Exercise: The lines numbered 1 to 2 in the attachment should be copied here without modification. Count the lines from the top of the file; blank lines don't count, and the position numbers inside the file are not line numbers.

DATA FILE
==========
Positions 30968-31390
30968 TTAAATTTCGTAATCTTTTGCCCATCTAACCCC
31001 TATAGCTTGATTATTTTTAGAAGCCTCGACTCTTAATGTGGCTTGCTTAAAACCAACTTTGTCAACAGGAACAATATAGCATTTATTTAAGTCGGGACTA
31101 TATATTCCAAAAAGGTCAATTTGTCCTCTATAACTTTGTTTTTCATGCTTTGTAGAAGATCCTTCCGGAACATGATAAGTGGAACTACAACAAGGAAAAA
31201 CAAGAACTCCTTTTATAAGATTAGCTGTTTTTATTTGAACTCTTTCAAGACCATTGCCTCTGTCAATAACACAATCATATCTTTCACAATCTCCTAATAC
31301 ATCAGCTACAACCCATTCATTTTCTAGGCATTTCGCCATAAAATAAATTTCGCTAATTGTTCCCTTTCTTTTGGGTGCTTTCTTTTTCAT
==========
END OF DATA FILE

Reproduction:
Positions 30968-31390
30968 TTAAATTTCGTAATCTTTTGCCCATCTAACCCC